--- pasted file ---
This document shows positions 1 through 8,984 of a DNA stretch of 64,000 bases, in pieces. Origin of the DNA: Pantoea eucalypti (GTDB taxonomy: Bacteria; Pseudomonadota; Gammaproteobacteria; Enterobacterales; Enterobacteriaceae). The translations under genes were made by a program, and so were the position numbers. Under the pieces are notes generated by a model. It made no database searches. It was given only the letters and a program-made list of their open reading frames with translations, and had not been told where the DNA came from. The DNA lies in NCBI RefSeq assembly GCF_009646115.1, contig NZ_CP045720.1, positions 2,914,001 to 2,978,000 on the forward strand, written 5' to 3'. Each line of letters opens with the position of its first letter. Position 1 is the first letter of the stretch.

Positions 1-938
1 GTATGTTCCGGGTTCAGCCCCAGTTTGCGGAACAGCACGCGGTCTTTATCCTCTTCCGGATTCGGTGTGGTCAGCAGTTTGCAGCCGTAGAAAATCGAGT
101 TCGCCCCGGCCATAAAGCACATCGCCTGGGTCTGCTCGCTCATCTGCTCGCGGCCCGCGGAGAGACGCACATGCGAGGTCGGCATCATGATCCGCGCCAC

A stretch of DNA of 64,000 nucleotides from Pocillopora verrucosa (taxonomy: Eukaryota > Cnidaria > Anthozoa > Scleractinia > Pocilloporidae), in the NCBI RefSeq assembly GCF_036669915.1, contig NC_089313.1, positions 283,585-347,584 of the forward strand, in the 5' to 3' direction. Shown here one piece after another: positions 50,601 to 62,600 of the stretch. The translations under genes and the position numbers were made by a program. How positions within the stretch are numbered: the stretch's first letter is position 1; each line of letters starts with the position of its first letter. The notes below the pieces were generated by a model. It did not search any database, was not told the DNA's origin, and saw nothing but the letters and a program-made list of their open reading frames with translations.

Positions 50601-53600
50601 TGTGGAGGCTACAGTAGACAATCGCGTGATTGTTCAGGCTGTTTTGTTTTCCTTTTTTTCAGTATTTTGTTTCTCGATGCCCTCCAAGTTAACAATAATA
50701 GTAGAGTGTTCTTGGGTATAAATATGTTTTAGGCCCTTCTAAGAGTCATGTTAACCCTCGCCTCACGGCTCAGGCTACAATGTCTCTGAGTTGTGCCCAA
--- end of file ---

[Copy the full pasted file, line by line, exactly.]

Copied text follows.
This document shows positions 1 through 8,984 of a DNA stretch of 64,000 bases, in pieces. Origin of the DNA: Pantoea eucalypti (GTDB taxonomy: Bacteria; Pseudomonadota; Gammaproteobacteria; Enterobacterales; Enterobacteriaceae). The translations under genes were made by a program, and so were the position numbers. Under the pieces are notes generated by a model. It made no database searches. It was given only the letters and a program-made list of their open reading frames with translations, and had not been told where the DNA came from. The DNA lies in NCBI RefSeq assembly GCF_009646115.1, contig NZ_CP045720.1, positions 2,914,001 to 2,978,000 on the forward strand, written 5' to 3'. Each line of letters opens with the position of its first letter. Position 1 is the first letter of the stretch.

Positions 1-938
1 GTATGTTCCGGGTTCAGCCCCAGTTTGCGGAACAGCACGCGGTCTTTATCCTCTTCCGGATTCGGTGTGGTCAGCAGTTTGCAGCCGTAGAAAATCGAGT
101 TCGCCCCGGCCATAAAGCACATCGCCTGGGTCTGCTCGCTCATCTGCTCGCGGCCCGCGGAGAGACGCACATGCGAGGTCGGCATCATGATCCGCGCCAC

A stretch of DNA of 64,000 nucleotides from Pocillopora verrucosa (taxonomy: Eukaryota > Cnidaria > Anthozoa > Scleractinia > Pocilloporidae), in the NCBI RefSeq assembly GCF_036669915.1, contig NC_089313.1, positions 283,585-347,584 of the forward strand, in the 5' to 3' direction. Shown here one piece after another: positions 50,601 to 62,600 of the stretch. The translations under genes and the position numbers were made by a program. How positions within the stretch are numbered: the stretch's first letter is position 1; each line of letters starts with the position of its first letter. The notes below the pieces were generated by a model. It did not search any database, was not told the DNA's origin, and saw nothing but the letters and a program-made list of their open reading frames with translations.

Positions 50601-53600
50601 TGTGGAGGCTACAGTAGACAATCGCGTGATTGTTCAGGCTGTTTTGTTTTCCTTTTTTTCAGTATTTTGTTTCTCGATGCCCTCCAAGTTAACAATAATA
50701 GTAGAGTGTTCTTGGGTATAAATATGTTTTAGGCCCTTCTAAGAGTCATGTTAACCCTCGCCTCACGGCTCAGGCTACAATGTCTCTGAGTTGTGCCCAA